Using this time to think about how your financial situation held up, ask yourself what areas can be improved upon. Did you have enough in your savings to cover a couple months of bills if you were to get furloughed from your job? Did you notice how much less money you were spending on frivolous things like your morning coffee? Taking this time to reflect and thoroughly comb through your spending habits and fiscal well-being will help you plan for the future and give you the knowledge and tools you need to make better choices after this is all over.

Having more idle time also allows us to enjoy ordinary activities such as reading, yoga, exercise, painting, listening to music, cooking and reconnecting with our interests. Instead of succumbing to the pressure and uncertainty, embrace the stillness and relearn how to be thoughtful.

Just because the pandemic is tragic – and, of course, it certainly is – does not mean that it is not also a great chance to spend more time together, talk without rushing and determine how we can continue this in a post-coronavirus environment. There may be wonderful recalibrations to consider which never would have been possible during the rat race of the so-called “normal” life we used to know.

We should all examine the strengths of our relationships and family to gauge how we are surviving as a wife, mother, friend and/or businesswoman. In this state of quiet, what do we value and how do we prioritize it among all the other noise?

While contemplating that answer, it is important not to undervalue your career goals. Often, women will assume financial freedom and professional ambition are lower priorities because of societal pressures. However, though we are free to choose other values as higher priorities, that does not mean that we have to.

To adjust your career path, take this opportunity to learn new skills and pursue interests that have been on the back burner. The internet is full of how-to videos and video-networking/coaching platforms that are just a click or swipe away. Use it as a tool for reinvention – not just a vehicle for killing time as we wait for the economy to reopen. Set specific and achievable financial goals taking one step at a time so as not to get overwhelmed and give up on your strategy in frustration.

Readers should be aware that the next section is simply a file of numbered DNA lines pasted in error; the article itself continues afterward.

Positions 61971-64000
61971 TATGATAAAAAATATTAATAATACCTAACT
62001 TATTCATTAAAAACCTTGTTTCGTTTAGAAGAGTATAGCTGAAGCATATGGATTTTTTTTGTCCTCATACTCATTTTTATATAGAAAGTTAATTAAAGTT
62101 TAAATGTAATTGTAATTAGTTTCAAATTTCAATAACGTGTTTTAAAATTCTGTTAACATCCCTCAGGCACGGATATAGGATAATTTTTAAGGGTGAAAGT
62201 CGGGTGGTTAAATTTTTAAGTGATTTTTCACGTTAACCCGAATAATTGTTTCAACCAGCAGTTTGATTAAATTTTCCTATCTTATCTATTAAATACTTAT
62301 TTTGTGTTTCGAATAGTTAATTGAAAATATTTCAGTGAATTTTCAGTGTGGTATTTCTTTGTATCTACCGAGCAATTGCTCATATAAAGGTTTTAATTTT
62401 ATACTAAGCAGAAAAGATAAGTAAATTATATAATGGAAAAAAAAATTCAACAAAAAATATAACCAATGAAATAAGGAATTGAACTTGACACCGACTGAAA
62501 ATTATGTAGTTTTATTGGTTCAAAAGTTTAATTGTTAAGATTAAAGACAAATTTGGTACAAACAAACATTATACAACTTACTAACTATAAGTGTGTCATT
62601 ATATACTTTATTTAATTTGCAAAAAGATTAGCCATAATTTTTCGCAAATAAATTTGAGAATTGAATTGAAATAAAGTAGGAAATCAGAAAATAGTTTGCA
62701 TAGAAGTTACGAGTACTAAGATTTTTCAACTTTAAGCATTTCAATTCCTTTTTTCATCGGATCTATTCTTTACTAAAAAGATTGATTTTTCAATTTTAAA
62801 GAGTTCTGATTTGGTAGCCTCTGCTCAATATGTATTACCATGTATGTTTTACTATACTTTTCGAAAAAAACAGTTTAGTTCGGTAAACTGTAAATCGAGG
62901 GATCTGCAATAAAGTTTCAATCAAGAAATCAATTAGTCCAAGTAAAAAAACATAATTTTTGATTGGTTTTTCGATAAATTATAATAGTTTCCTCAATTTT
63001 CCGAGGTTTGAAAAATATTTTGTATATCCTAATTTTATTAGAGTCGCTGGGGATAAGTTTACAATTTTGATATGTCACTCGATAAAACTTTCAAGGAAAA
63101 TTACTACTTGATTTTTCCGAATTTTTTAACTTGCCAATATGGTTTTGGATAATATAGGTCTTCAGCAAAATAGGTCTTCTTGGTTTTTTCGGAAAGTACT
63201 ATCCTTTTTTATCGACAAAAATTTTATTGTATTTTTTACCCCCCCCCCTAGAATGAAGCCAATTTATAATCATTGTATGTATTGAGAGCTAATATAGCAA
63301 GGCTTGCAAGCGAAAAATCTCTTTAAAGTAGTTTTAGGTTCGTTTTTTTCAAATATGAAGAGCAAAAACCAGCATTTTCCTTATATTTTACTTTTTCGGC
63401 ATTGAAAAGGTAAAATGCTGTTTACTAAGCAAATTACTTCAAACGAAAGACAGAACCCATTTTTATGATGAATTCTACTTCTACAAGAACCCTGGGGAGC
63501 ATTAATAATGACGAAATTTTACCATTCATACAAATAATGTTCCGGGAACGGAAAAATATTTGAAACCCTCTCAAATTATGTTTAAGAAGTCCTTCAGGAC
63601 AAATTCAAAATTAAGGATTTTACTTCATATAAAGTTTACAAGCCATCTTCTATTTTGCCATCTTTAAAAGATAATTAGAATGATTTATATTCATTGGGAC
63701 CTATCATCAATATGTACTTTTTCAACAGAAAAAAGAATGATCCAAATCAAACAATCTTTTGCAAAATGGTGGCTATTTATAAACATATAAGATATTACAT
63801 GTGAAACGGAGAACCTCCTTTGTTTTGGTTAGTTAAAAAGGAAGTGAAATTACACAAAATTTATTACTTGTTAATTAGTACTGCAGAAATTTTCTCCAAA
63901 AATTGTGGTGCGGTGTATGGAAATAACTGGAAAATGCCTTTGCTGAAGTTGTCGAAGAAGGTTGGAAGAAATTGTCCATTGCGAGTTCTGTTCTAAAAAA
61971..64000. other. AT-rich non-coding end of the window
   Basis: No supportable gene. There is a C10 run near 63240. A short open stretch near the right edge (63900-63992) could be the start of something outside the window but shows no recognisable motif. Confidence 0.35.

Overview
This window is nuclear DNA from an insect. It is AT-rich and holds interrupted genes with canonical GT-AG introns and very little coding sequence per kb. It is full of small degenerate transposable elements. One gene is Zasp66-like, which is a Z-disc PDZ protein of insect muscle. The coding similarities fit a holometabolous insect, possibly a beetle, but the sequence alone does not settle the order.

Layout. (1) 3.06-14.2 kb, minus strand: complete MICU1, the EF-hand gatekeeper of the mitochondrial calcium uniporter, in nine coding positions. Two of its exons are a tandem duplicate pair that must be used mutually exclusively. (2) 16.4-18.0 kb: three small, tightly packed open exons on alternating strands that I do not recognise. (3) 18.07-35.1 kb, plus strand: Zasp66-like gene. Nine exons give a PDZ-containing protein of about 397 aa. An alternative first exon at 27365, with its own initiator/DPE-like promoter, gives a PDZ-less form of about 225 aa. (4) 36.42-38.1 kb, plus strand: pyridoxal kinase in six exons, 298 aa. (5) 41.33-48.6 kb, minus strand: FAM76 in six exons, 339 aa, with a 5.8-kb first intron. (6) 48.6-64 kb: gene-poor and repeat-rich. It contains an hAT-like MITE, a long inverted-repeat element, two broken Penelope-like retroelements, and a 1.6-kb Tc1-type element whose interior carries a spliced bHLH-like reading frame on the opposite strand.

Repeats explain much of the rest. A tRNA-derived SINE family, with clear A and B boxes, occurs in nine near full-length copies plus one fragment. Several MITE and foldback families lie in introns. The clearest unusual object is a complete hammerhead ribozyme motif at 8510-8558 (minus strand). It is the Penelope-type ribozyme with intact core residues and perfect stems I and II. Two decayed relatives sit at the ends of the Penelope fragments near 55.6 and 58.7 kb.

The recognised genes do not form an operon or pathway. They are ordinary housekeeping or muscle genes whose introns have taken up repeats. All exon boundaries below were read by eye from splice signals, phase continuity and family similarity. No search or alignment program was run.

Personally, I am rethinking my daily schedule from pre-coronavirus times. I have been taking a four- to five-mile walk at least four times a week, and I am committed to continuing that after we resume our new-normal lives. I am going to make exercise a non-negotiable priority. It clears my mind and gives me a positive attitude.

It is so important that you have good nutrition, get regular sleep, have regular physical exercise, have some down time, nurture your spirit and have some fun with the positive people in your life. Intentional self-care will reap many benefits, and it will increase your energy and sharpen your financial focus.

We all should be looking at our lives as a whole and reflecting on what changes we can be making to provide for a better tomorrow. In all our busyness, it’s too easy to lose track of what is really important. The excuse, “I don’t have time,” is no longer an option. For me it’s health, free time to pursue my interests and family. What is important to you?

Kimberlee Davis is the Host of The Fiscal Feminist, a podcast and platform about women and their relationship with money and finances. Her mission is to help all women of all ages and wealth levels embrace their responsibility to themselves to achieve solid financial footing in both calm and turbulent times. Kimberlee Davis has more than 25 years of finance, legal and corporate experience, her career has included being a corporate securities lawyer, investment banker, and Chief Financial Officer. Currently, she is Managing Director and Partner at The Bahnsen Group, a private wealth management firm.

How One Woman is Reinventing the Wedding Industry
LinkedIn
Amy Grace decorating for an outdoor wedding while looking at the camera

Amy Grace Collins loved her work through Amy Grace Events. She was doing incredible corporate events and weddings for organizations and couples at the most amazing venues in California and Michigan, with the very best in everything—food, flowers, music, photography, videography and more.

But she saw a trend that concerned her with the dream weddings she was helping California brides make a reality: They wanted $60,000 events when they could barely afford $15,000, so they were headed out of Santa Barbara to less expensive destinations, like the dessert of Palm Springs.

“My background is in finance, so I’m acutely aware that the money goes where the trends are,” said Collins, a NAWBO-Central Coast California member, who currently resides with her family in Michigan but works in California as well. “I started looking for an option to keep Santa Barbarians in their local town.”